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This is what worked for me, using zsh. – duma Apr 22 '14 at 14:37
You should add unsetopt nomatch if zsh reports errors. – Yen Chi Hsuan Jan 3 at 9:38


Okay, now I definitely have the solution:

files=$(ls xorg-x11-fonts* 2> /dev/null | wc -l)
if [ "$files" != "0" ]
   echo "Exists"
    echo "None found."

> Exists
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In my shell (zsh) it works if there is only one match to the glob, otherwise it expands all the files and the test fails (too many arguments.) – Edward Thomson Jun 15 '11 at 20:02
Update my code. I'm sure this works, I just installed zsh and tested. – Swift Jun 15 '11 at 20:20
Reupdated. My bad. – Swift Jun 15 '11 at 20:33
ls can be quite slow on a directory with many files (probably due to sorting). You may want to turn off sorting with -U, at least. – musiphil Jun 21 '12 at 21:01
for i in xorg-x11-fonts*; do
if [ -f "$i" ]; then printf "BLAH" fi

This will work with multiple files and with white space in file names.

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Maybe this will help someone:

if [ "`echo xorg-x11-fonts*`" != "xorg-x11-fonts*" ]; then
    printf "BLAH"
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Cute. I like it. – MykennaC Sep 11 '14 at 17:34
This is the simplest, easiest and most elegant answer that actually works! – Serge Stroobandt Jun 28 at 14:00

I use this:

filescount=`ls xorg-x11-fonts* | awk 'END { print NR }'`  
if [ $filescount -gt 0 ]; then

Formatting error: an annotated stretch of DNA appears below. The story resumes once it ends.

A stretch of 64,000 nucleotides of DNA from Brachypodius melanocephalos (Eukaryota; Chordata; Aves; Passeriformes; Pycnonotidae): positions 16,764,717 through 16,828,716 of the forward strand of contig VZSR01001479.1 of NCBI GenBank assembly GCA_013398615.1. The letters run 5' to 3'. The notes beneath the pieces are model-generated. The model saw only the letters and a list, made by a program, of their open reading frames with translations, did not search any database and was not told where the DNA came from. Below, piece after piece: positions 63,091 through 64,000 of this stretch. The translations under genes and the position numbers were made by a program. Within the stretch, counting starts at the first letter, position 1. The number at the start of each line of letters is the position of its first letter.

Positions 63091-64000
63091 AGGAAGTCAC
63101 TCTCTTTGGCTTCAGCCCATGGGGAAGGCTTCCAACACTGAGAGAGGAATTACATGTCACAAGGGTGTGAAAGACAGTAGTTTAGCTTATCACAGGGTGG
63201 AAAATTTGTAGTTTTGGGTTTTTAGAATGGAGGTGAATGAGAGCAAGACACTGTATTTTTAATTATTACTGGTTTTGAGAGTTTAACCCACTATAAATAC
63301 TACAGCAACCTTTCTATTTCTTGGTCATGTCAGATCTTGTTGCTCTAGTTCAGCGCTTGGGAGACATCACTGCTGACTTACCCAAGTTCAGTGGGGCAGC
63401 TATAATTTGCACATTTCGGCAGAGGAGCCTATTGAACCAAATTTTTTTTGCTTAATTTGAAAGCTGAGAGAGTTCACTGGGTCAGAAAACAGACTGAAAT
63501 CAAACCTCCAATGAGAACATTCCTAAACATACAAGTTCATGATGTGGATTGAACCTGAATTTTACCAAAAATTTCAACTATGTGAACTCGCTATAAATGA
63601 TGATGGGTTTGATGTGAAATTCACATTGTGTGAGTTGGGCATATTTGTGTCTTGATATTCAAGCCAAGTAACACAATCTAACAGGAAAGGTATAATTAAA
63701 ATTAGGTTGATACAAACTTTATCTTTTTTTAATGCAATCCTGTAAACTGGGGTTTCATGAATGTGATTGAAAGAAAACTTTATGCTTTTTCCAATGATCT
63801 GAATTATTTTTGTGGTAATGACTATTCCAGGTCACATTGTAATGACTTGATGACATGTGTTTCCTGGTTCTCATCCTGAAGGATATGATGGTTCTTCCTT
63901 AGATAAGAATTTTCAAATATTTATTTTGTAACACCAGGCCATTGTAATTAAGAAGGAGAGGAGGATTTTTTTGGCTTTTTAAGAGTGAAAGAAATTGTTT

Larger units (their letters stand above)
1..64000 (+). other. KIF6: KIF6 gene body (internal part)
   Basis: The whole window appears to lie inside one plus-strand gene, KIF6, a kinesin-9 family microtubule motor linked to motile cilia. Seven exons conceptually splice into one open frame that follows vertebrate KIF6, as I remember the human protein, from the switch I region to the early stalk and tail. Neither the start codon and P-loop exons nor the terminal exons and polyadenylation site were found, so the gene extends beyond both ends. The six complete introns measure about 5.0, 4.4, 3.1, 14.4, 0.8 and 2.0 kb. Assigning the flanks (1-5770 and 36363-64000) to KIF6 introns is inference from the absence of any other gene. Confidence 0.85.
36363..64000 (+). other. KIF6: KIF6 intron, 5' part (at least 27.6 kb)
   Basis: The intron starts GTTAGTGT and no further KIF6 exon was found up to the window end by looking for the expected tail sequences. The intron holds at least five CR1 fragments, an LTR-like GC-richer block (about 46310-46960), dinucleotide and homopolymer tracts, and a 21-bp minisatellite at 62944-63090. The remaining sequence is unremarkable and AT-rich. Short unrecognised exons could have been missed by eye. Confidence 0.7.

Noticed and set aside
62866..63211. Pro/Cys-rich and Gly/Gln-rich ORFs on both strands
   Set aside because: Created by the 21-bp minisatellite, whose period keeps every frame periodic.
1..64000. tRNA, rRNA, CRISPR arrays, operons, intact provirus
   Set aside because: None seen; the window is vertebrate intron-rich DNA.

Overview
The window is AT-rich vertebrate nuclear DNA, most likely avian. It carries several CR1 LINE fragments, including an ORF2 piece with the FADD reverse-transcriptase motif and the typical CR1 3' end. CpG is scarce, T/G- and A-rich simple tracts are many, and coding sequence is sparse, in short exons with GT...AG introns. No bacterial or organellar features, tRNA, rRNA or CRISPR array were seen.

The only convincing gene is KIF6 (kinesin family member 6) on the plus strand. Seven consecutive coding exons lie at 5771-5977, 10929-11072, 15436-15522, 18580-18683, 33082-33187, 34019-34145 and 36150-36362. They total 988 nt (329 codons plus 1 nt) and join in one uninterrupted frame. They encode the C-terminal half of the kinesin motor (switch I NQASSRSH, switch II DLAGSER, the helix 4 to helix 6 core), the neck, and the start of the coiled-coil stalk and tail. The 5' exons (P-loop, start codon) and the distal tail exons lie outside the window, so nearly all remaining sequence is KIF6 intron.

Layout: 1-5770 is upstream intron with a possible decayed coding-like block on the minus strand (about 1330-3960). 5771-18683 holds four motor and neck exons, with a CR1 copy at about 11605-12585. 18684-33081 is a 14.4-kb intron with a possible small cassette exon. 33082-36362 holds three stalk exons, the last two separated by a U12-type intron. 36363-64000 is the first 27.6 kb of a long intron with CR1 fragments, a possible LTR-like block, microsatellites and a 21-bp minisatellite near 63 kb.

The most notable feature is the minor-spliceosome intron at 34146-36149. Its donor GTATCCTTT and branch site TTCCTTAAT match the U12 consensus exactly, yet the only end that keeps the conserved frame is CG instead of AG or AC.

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Try this


filesFound=$(ls $fileTarget)  # 2014-04-03 edit 2: removed dbl-qts around $(...)

edit 2014-04-03 (removed dbl-quotes and added test file 'Charlie 22.html' (2 spaces)

case ${filesFound} in
  "" ) printf "NO files found for target=${fileTarget}\n" ;;
   * ) printf "FileTarget Files found=${filesFound}\n" ;;


fileTarget="*.html"  # where I have some html docs in the current dir

FileTarget Files found=Baby21.html
charlie  22.html


NO files found for target=xorg-x11-fonts*

Note that this only works in the current directory, or where the var fileTarget includes the path you are want to inspect.

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Your code will fail if fileTarget contains whitespace (e.g., fileTarget="my file*"). – Richard Hansen Jun 17 '11 at 6:34
@RichardHansen what the solution when there is whitespace? – Ross Mar 28 '14 at 22:57
@Ross: Use the accepted answer: if ls "my file"* >/dev/null 2>&1; then ... – Richard Hansen Mar 29 '14 at 2:59
@RichardHansen thanks, sorry – not working for me. Have it fixed now . – Ross Apr 2 '14 at 9:44
@Ross, I've added an edit to mine that should work with files with spaces. Basically case "${filesFound}" in .... . Good luck to all. – shellter Apr 2 '14 at 11:23

The question wasn't specific to Linux/Bash so I thought I would add the Powershell way - which treats wildcards different - you put it in the quotes like so below:

If (Test-Path "./output/test-pdf-docx/Text-Book-Part-I*"){
  Remove-Item -force -v -path ./output/test-pdf-docx/*.pdf
  Remove-Item -force -v -path ./output/test-pdf-docx/*.docx

I think this is helpful because the concept of the original question covers "shells" in general not just Bash or Linux, and would apply to Powershell users with the same question too.

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man test

if [ -e file ]; then

will work for dir\file.


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This will not work with wildcards (which is what is asked in this question). If it matches more than one file you will get bash: [: too many arguments – user000001 Apr 17 '13 at 13:28
A little unfair as this works very well on Solaris........ – Chris Oct 9 at 14:47